News Column

Moody's affirms Mongolia's B1 sovereign rating

May 26, 2014



Moody's Investors Service has changed the

outlook on Mongolia's government bond rating to negative from stable.

Concurrently, Moody's has affirmed the government's issuer and bond B1

ratings,the government's senior unsecured MTN rating at (P)B1 and the

issuer's short-term Not Prime isuer rating. In a related rating action,

Moody's has changed the outlook on the rating of the government-owned

Development Bank of Mongolia LLC (DBM) to negative from stable, and

affirmed DBM's senior unsecured B1 rating and its senior unsecured MTN

(P)B1 rating. Since DBM's payment obligations carry a credit guarantee of

the government of Mongolia, its debt obligations justify a rating at the

same level as the government of Mongolia.

Mongolia's long-term local currency country risk ceiling is affirmed at

Ba3, while the long-term foreign currency bond and bank deposit ceilings

are affirmed at Ba3 and B2, respectively. The foreign currency short-term

debt and deposit ceilings are affirmed at Not Prime. These ceilings act

as a cap on ratings that can be assigned to the foreign and local

currency obligations of entities domiciled in the country.

RATINGS RATIONALE

RATIONALE FOR CHANGING THE RATING OUTLOOK TO NEGATIVE

Moody's decision to change Mongolia's outlook to negative is driven by a

rise in the external debt burden over recent years, a sharp fall in

foreign exchange reserves, and escalating credit growth since 2013. These

developments increase the possibility of a currency or external payments

crisis over the next few years. At the same time, elevated inflation and

rapid credit growth threaten banking system stability, and could have

negative feedback effects on the balance of payments. Unpredictability in

Mongolia's investment regime further exacerbates risks to the external

position and to government finances, which are highly reliant on mining

revenues.

First driver -- A build-up in the external debt burden

In absolute terms, external debt has nearly doubled over the last two

years to $18.9 billion in 2013. At 156.8% of GDP, this is significantly

above the median for country peers rated B1 to B3. As a share of current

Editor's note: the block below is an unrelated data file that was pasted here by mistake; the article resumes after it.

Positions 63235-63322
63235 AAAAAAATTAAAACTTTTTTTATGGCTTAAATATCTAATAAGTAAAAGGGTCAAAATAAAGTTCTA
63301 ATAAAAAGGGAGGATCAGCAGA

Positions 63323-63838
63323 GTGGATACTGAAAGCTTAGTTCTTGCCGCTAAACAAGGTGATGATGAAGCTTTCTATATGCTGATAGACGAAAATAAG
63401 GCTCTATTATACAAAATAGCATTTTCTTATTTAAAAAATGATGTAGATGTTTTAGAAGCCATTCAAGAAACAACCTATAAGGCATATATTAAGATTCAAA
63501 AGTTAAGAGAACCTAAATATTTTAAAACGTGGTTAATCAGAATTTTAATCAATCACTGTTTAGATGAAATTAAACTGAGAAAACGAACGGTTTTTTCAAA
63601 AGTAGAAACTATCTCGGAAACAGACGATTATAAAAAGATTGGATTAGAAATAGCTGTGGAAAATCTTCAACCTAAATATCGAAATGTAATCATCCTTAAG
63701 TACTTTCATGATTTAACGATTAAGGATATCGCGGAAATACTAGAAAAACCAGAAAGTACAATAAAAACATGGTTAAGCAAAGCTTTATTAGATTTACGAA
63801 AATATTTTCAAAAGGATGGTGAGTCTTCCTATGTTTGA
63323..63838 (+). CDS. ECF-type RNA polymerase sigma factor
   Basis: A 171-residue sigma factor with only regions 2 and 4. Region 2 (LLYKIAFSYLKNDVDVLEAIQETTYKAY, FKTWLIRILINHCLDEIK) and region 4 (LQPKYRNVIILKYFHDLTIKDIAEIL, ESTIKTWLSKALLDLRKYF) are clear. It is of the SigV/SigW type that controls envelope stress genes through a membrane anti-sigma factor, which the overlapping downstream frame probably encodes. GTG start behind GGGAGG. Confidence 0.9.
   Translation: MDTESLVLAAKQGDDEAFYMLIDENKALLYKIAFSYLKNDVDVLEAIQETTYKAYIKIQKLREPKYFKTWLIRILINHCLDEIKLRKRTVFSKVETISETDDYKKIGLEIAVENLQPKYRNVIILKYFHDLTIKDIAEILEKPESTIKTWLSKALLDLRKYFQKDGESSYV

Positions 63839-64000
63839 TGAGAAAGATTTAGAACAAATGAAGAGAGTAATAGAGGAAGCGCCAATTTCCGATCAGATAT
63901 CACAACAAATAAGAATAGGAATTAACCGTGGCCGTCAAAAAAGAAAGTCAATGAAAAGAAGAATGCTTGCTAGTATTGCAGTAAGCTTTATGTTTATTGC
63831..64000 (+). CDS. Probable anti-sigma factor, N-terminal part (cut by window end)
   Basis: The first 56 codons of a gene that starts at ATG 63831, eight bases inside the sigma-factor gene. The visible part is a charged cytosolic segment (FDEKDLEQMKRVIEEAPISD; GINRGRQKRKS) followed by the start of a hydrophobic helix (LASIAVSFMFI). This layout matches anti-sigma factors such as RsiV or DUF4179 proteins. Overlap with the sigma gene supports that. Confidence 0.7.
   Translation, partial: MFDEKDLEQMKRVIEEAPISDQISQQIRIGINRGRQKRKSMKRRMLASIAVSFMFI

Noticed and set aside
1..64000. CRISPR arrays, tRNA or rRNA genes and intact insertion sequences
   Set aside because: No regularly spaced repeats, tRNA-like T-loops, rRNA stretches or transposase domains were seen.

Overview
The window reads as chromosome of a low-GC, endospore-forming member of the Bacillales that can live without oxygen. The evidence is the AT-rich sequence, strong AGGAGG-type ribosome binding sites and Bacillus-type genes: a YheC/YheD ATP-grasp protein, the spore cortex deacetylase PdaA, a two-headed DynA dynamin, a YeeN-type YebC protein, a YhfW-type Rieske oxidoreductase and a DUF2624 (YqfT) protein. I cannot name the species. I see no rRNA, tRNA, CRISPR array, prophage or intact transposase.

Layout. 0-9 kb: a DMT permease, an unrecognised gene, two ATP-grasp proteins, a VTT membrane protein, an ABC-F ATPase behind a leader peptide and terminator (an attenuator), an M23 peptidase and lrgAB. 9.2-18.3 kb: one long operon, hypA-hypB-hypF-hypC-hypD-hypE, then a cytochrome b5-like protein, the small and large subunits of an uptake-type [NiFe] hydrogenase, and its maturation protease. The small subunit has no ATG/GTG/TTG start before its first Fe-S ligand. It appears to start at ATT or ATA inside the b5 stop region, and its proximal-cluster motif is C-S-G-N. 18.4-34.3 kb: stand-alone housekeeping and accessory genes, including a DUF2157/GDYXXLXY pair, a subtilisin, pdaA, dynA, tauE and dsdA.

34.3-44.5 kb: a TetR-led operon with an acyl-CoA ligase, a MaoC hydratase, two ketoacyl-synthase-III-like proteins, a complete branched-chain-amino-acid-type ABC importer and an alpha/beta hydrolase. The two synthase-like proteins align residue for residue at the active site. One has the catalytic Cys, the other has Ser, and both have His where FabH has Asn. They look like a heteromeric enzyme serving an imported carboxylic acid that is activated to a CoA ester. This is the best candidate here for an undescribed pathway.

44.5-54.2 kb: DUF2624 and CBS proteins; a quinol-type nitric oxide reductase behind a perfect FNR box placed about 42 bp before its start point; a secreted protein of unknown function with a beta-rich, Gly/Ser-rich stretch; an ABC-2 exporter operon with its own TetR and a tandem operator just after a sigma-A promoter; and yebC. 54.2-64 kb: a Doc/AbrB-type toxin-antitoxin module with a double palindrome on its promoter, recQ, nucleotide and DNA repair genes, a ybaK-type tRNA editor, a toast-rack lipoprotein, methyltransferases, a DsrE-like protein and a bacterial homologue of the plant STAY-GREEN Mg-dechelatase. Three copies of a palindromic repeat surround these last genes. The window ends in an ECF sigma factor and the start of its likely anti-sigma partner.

account receipts, the increase is even steeper, rising to 352.0% in 2013

from 162.2% in 2011, again above the peer median. Dependence on market

funding has also risen in recent years with the issuance of global bonds

and a sharp decline in concessional external borrowing. Overall domestic

public debt has ratcheted up since 2009. Given that foreign

currency-denominated borrowing accounts for a very significant portion of

total general government debt, a potentially weakening currency will

further increase Mongolia's repayment burden.

The Bank of Mongolia's expansionary monetary policy stance -- accompanied

by off-budget spending and investment that circumvents fiscal

responsibility legislation -- has resulted in an uptick in external and

domestic government liabilities. An equally sharp build-up in

private-sector external debt has largely been driven by

investment-related intercompany lending.

Second driver -- Heightened strains on the external liquidity position

Strain in the external liquidity position has become increasingly evident

over the past year with the decline in gross international reserves to

$2.4 billion as of January 2014, from $4.1 billion in December 2012.

Pressures in the balance of payments are evident in both the current and

capital accounts. Weak global commodity prices and muted demand from

China have resulted in subdued export growth. While this has been

accompanied by a contraction in imports so far, expansionary policies are

fueling demand pressures that could result in a rise in import growth in

the future. Concurrently, FDI inflows have seen a sharp deceleration, due

to the completion of the first phase of the Oyu Tolgoi mining project and

an uncertain investment policy.

Continued monetary expansion would add to inflationary pressures,

increasing the risk of capital flight, and further weaken the external

payments position. It would also exacerbate budgetary debt financing

costs.

Third driver -- Rapid credit growth

Loose monetary policies pursued by the central bank since 2013 have fueled

rapid credit growth, which will cross our definitional threshold for a

credit boom if this year's pace matches the 104.9% average increase seen

in 2013. This could undermine asset quality and pose substantial systemic

risks, given difficulties for banks in fully pricing in borrowers' credit

risks due to loan rate caps, concentrated lending to the real estate

sector, and the possibility that refinancing will become a challenge once

expansionary policy is withdrawn.


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Source: EMBIN (Emerging Markets Business Information News)


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